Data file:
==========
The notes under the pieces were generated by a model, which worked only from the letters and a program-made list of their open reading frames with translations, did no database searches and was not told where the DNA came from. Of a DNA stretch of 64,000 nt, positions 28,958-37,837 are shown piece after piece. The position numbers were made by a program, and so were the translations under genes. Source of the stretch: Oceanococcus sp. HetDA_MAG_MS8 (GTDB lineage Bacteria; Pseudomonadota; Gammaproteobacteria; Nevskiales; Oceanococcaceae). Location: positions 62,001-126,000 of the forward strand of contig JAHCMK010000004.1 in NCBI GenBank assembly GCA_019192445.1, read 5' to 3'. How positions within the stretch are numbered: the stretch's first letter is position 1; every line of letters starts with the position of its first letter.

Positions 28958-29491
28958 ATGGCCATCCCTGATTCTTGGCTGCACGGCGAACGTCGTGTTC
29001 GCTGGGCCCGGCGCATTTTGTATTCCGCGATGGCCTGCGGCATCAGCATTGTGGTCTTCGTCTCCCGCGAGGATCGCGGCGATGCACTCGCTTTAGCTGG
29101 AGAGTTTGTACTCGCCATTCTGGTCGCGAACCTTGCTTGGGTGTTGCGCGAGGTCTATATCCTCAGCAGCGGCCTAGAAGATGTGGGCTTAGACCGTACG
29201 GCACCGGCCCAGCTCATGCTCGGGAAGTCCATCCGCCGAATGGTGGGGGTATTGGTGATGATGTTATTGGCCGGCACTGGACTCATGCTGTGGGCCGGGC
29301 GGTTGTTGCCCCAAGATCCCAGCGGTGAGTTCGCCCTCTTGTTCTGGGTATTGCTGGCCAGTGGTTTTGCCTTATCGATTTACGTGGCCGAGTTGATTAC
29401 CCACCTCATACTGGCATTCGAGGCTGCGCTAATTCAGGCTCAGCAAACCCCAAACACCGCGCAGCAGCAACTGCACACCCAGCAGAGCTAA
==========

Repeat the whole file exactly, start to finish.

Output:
The notes under the pieces were generated by a model, which worked only from the letters and a program-made list of their open reading frames with translations, did no database searches and was not told where the DNA came from. Of a DNA stretch of 64,000 nt, positions 28,958-37,837 are shown piece after piece. The position numbers were made by a program, and so were the translations under genes. Source of the stretch: Oceanococcus sp. HetDA_MAG_MS8 (GTDB lineage Bacteria; Pseudomonadota; Gammaproteobacteria; Nevskiales; Oceanococcaceae). Location: positions 62,001-126,000 of the forward strand of contig JAHCMK010000004.1 in NCBI GenBank assembly GCA_019192445.1, read 5' to 3'. How positions within the stretch are numbered: the stretch's first letter is position 1; every line of letters starts with the position of its first letter.

Positions 28958-29491
28958 ATGGCCATCCCTGATTCTTGGCTGCACGGCGAACGTCGTGTTC
29001 GCTGGGCCCGGCGCATTTTGTATTCCGCGATGGCCTGCGGCATCAGCATTGTGGTCTTCGTCTCCCGCGAGGATCGCGGCGATGCACTCGCTTTAGCTGG
29101 AGAGTTTGTACTCGCCATTCTGGTCGCGAACCTTGCTTGGGTGTTGCGCGAGGTCTATATCCTCAGCAGCGGCCTAGAAGATGTGGGCTTAGACCGTACG
29201 GCACCGGCCCAGCTCATGCTCGGGAAGTCCATCCGCCGAATGGTGGGGGTATTGGTGATGATGTTATTGGCCGGCACTGGACTCATGCTGTGGGCCGGGC
29301 GGTTGTTGCCCCAAGATCCCAGCGGTGAGTTCGCCCTCTTGTTCTGGGTATTGCTGGCCAGTGGTTTTGCCTTATCGATTTACGTGGCCGAGTTGATTAC
29401 CCACCTCATACTGGCATTCGAGGCTGCGCTAATTCAGGCTCAGCAAACCCCAAACACCGCGCAGCAGCAACTGCACACCCAGCAGAGCTAA